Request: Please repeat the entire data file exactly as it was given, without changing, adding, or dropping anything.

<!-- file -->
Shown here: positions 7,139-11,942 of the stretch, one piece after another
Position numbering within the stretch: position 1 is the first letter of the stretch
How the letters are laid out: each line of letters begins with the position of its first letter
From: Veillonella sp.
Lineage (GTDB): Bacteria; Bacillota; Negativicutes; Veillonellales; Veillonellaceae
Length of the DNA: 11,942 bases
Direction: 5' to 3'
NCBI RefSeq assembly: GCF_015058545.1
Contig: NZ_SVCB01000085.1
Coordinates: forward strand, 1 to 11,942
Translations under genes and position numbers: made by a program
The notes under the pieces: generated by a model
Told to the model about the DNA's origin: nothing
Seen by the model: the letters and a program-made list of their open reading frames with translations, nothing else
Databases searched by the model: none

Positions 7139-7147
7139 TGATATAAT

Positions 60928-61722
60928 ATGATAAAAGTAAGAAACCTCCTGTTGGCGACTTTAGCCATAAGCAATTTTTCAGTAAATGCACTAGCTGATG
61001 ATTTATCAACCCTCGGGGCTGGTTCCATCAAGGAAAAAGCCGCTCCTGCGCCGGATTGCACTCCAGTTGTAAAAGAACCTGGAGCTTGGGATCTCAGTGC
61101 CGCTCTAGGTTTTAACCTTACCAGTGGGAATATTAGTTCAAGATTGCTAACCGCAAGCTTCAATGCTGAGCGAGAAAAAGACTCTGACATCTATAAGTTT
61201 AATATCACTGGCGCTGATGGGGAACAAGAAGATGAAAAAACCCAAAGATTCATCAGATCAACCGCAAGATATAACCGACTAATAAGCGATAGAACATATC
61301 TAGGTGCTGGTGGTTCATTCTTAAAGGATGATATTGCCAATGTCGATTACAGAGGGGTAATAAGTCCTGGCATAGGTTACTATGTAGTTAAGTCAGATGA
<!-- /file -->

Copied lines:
Shown here: positions 7,139-11,942 of the stretch, one piece after another
Position numbering within the stretch: position 1 is the first letter of the stretch
How the letters are laid out: each line of letters begins with the position of its first letter
From: Veillonella sp.
Lineage (GTDB): Bacteria; Bacillota; Negativicutes; Veillonellales; Veillonellaceae
Length of the DNA: 11,942 bases
Direction: 5' to 3'
NCBI RefSeq assembly: GCF_015058545.1
Contig: NZ_SVCB01000085.1
Coordinates: forward strand, 1 to 11,942
Translations under genes and position numbers: made by a program
The notes under the pieces: generated by a model
Told to the model about the DNA's origin: nothing
Seen by the model: the letters and a program-made list of their open reading frames with translations, nothing else
Databases searched by the model: none

Positions 7139-7147
7139 TGATATAAT

Positions 60928-61722
60928 ATGATAAAAGTAAGAAACCTCCTGTTGGCGACTTTAGCCATAAGCAATTTTTCAGTAAATGCACTAGCTGATG
61001 ATTTATCAACCCTCGGGGCTGGTTCCATCAAGGAAAAAGCCGCTCCTGCGCCGGATTGCACTCCAGTTGTAAAAGAACCTGGAGCTTGGGATCTCAGTGC
61101 CGCTCTAGGTTTTAACCTTACCAGTGGGAATATTAGTTCAAGATTGCTAACCGCAAGCTTCAATGCTGAGCGAGAAAAAGACTCTGACATCTATAAGTTT
61201 AATATCACTGGCGCTGATGGGGAACAAGAAGATGAAAAAACCCAAAGATTCATCAGATCAACCGCAAGATATAACCGACTAATAAGCGATAGAACATATC
61301 TAGGTGCTGGTGGTTCATTCTTAAAGGATGATATTGCCAATGTCGATTACAGAGGGGTAATAAGTCCTGGCATAGGTTACTATGTAGTTAAGTCAGATGA